If Sun wants desktop market share, this mentality of "if you want it, do it yourself" has to stop. That doesn't fly with joe blow desktop user, and even most entry-level developers. The entry-level devs, especially, are the people Sun needs to appeal to if they want to survive. Those are the people who will either love or hate sun when they are in management positions 10 years down the road. Sun is moving in the right direction with all the "cool" stuff in Solaris as it is, they just need to keep it up and make sure they cater to their future, not just the current installed base. This isn't mutually exclusive!

Finally, it is hardly fair to complain about the versions of software found in Solaris 10 considering it went "gold" a few *years* ago. Their customers demand stability, support, and compatibility. Yes, that's right, their *paying* customers. This means certain restrictions are in place on what can be updated and how often.


A few years ago, Mozilla 1.7 was terrible. It still is. I'm well aware of how Sun works internally, as well, thank you very much. I'm also aware how they make their money and why people stick with them. Many of those reasons are the reasons I deal with them and why my company does business with them. They just need to start pushing their OS to new users so it maintains mind share.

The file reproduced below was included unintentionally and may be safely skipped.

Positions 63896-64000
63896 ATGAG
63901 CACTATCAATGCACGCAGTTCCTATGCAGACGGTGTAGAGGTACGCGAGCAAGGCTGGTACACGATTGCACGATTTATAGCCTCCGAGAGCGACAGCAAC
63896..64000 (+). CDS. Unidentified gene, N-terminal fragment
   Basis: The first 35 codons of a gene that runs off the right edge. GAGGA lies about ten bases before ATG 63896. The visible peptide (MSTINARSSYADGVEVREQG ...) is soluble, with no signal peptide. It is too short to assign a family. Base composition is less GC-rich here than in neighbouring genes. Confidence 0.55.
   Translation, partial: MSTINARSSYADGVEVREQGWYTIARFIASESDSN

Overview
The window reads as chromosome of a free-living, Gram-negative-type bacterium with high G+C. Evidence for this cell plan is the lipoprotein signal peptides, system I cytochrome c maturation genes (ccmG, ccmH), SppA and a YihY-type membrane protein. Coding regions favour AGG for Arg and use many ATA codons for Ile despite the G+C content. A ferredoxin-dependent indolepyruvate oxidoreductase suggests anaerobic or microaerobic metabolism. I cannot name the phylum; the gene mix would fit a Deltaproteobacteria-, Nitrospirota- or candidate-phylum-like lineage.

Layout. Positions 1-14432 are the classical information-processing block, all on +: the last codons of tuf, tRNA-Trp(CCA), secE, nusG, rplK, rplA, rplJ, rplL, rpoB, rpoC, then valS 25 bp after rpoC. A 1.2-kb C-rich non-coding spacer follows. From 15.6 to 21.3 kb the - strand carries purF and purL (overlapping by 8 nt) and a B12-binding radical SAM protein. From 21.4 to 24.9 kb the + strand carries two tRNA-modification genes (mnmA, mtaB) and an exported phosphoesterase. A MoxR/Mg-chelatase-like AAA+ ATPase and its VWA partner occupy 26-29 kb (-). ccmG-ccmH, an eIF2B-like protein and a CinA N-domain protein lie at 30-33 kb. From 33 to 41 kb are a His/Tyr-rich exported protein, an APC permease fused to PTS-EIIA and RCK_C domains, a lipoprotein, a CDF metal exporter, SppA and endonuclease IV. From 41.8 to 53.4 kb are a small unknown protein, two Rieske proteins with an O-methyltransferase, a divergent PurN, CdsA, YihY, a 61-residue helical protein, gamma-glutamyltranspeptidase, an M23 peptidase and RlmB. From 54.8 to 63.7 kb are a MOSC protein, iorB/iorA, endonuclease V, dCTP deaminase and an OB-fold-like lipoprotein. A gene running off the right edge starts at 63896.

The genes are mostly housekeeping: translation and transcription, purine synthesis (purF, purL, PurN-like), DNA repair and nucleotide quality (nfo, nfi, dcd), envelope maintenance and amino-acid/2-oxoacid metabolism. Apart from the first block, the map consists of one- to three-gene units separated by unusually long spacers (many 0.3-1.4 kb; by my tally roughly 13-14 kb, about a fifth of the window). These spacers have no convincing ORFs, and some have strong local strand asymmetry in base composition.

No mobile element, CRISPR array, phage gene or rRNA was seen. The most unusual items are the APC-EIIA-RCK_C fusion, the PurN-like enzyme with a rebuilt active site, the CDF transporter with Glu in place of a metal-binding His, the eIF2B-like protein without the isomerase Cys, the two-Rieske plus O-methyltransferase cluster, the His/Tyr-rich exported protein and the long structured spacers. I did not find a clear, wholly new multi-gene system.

Little things, like default paths being basically a blank slate, and so forth can make the difference between somebody giving Solaris a fair shot, or installing something over it. I had to force myself to keep working with Solaris for the first month or so I was using it because of all the counter-intuitive things that I was used to not worrying about becoming an issue. This was server-side, since that's the capacity I deal with Solaris in. I can only imagine what it must be like for somebody who's been using Debian/RHEL/whatever for some time to attempt to give Solaris a shot.

What's sad about this all, Solaris truly is a wonderful, advanced, and capable OS. Absolutely no doubt about this. You just have to wrap your head around all the oddities and the steep learning curve. There is no reason for it to exist in the form it does now, and simple things such as including a modern (yet stable and tested extensively) browser, setting a sane default path, etc would truly make the OS that much easier for new users/potential switches to grasp onto and embrace. They are the ones who will make or break Sun in the future.

So, in summary, I think we see things generally the same, just somehow I conveyed my opinions in the wrong manner and came across as calling Solaris (as a whole) trash. I absolutely do not mean any such thing.

# uname -srv
SunOS 5.10 Generic_125101-04
#

:)